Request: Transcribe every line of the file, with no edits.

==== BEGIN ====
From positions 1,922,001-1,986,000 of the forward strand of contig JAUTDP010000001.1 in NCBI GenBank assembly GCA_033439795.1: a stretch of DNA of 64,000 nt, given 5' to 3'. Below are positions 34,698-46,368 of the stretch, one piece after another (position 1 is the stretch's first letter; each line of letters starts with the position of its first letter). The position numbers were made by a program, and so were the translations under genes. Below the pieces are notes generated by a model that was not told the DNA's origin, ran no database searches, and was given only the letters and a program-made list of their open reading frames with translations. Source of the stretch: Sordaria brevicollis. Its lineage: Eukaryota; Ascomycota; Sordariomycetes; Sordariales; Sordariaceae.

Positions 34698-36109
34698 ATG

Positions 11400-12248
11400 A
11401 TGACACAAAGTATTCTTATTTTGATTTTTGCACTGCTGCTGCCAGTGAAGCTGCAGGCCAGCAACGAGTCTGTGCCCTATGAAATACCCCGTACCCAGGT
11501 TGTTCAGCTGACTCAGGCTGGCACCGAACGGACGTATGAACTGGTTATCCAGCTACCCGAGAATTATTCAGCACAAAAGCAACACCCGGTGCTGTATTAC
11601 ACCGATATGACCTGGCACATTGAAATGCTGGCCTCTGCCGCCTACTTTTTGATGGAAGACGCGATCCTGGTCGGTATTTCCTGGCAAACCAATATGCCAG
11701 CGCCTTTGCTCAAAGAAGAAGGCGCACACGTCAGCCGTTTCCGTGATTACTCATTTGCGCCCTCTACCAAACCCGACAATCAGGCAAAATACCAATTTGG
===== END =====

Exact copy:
From positions 1,922,001-1,986,000 of the forward strand of contig JAUTDP010000001.1 in NCBI GenBank assembly GCA_033439795.1: a stretch of DNA of 64,000 nt, given 5' to 3'. Below are positions 34,698-46,368 of the stretch, one piece after another (position 1 is the stretch's first letter; each line of letters starts with the position of its first letter). The position numbers were made by a program, and so were the translations under genes. Below the pieces are notes generated by a model that was not told the DNA's origin, ran no database searches, and was given only the letters and a program-made list of their open reading frames with translations. Source of the stretch: Sordaria brevicollis. Its lineage: Eukaryota; Ascomycota; Sordariomycetes; Sordariales; Sordariaceae.

Positions 34698-36109
34698 ATG

Positions 11400-12248
11400 A
11401 TGACACAAAGTATTCTTATTTTGATTTTTGCACTGCTGCTGCCAGTGAAGCTGCAGGCCAGCAACGAGTCTGTGCCCTATGAAATACCCCGTACCCAGGT
11501 TGTTCAGCTGACTCAGGCTGGCACCGAACGGACGTATGAACTGGTTATCCAGCTACCCGAGAATTATTCAGCACAAAAGCAACACCCGGTGCTGTATTAC
11601 ACCGATATGACCTGGCACATTGAAATGCTGGCCTCTGCCGCCTACTTTTTGATGGAAGACGCGATCCTGGTCGGTATTTCCTGGCAAACCAATATGCCAG
11701 CGCCTTTGCTCAAAGAAGAAGGCGCACACGTCAGCCGTTTCCGTGATTACTCATTTGCGCCCTCTACCAAACCCGACAATCAGGCAAAATACCAATTTGG